A long time ago, a client’s project manager commented that someone on another work team had told him that a feature he wanted was impossible. I told him that practically everything can be done, provided enough time is spent on it. I wasn’t clear enough. I should have added: but is it reasonable to use all that time for that feature? You can use practically any programming language to send a rocket to the Moon. But, do you really want to go to the Moon, or do you want a finished app by the deadline?
So, you are saying that my design is too complex?

You can find texts like this and many other about how to manage agile projects in my book Agile 101: Practical Project Management (available on Amazon).
Book on Scrum: Agile 101, Practical Project Management
Agile 101 - Practical Project Management

Translation by Begoña Martínez. You can also find her on her LinkedIn profile. Proofreading by David Nesbitt.

Monday, 3 October 2016

Agile 101 available for pre order

New ebook, Agile 101, is already available for pre order in Kindle stores worldwide. You can find the link to the page here: Agile 101 - Practical Project Management. Order it now and you'll receive your copy on 5th of November when it will be finally released.

You don't need a Kindle device to read it, all it takes it's to download a Kindle reader app for PC, Mac or Android from Free Kindle reading apps or just start reading in any device typing in your web browser.

It is the English version of the 3rd edition of Gestión práctica de proyectos con Scrum (Spanish edition) which reached twice number 1 in sales at Amazon Spain (across all genres), and remained in the Top 100 for five consecutive days.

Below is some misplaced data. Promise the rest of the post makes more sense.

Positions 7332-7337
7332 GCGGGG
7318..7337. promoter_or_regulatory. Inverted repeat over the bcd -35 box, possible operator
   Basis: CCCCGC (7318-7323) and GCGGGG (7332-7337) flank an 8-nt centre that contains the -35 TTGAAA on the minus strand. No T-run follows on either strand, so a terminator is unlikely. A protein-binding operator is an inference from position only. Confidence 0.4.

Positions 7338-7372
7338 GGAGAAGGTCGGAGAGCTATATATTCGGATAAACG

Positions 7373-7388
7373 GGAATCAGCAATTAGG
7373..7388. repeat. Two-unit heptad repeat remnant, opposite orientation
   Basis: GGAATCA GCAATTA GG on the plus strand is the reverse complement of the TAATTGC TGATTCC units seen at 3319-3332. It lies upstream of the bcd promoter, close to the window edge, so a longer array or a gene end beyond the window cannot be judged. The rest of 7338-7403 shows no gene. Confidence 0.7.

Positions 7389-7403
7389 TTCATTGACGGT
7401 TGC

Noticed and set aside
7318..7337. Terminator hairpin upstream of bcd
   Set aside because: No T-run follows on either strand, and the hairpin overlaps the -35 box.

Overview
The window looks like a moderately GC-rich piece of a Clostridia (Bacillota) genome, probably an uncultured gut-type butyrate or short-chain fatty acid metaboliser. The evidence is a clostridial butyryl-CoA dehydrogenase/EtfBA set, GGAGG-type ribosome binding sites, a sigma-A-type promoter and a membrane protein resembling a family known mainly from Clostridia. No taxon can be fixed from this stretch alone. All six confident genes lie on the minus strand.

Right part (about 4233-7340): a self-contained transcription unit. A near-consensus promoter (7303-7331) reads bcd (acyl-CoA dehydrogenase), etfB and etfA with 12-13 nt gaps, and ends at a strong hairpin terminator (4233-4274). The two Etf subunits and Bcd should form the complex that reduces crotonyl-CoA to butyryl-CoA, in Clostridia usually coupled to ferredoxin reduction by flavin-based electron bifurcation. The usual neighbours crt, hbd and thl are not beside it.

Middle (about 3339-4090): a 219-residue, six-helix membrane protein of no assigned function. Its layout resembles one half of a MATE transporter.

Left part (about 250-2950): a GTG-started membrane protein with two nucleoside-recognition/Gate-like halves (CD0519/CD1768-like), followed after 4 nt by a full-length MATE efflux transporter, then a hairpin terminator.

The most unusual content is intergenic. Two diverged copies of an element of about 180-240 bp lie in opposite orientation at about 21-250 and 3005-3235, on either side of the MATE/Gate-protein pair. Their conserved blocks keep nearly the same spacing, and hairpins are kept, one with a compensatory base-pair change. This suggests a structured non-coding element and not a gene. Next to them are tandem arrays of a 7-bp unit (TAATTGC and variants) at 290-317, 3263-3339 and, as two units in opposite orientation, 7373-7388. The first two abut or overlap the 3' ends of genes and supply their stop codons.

With Agile 101 you'll learn:
  • The main advantages and disadvantages when implementing Scrum. The things you should bear in mind and those you should avoid.
  • How to make agile estimates.
  • How to handle the project’s budget while allowing your client to modify the required functionality.
  • The lessons I have learned during my years as a software development professional. I will tell you what I did right but also what I did wrong, so that at least you don’t make the same mistakes I did.
  • Tips and tricks to prepare for the Professional Scrum Master certification (PSM I), so you improve your chances of landing better jobs.
Begoña Martínez translated the book into English. You can also find her on her LinkedIn profileDavid Nesbitt proofread the translation.

Cover and back cover of the new edition have been designed by Alex Caja Almonacid (also cover and back covers of Spanish editions of Gestión práctica de proyectos con Scrum and Certificación Professional Scrum Master - PSM I).

Agile 101 - Practical Project Management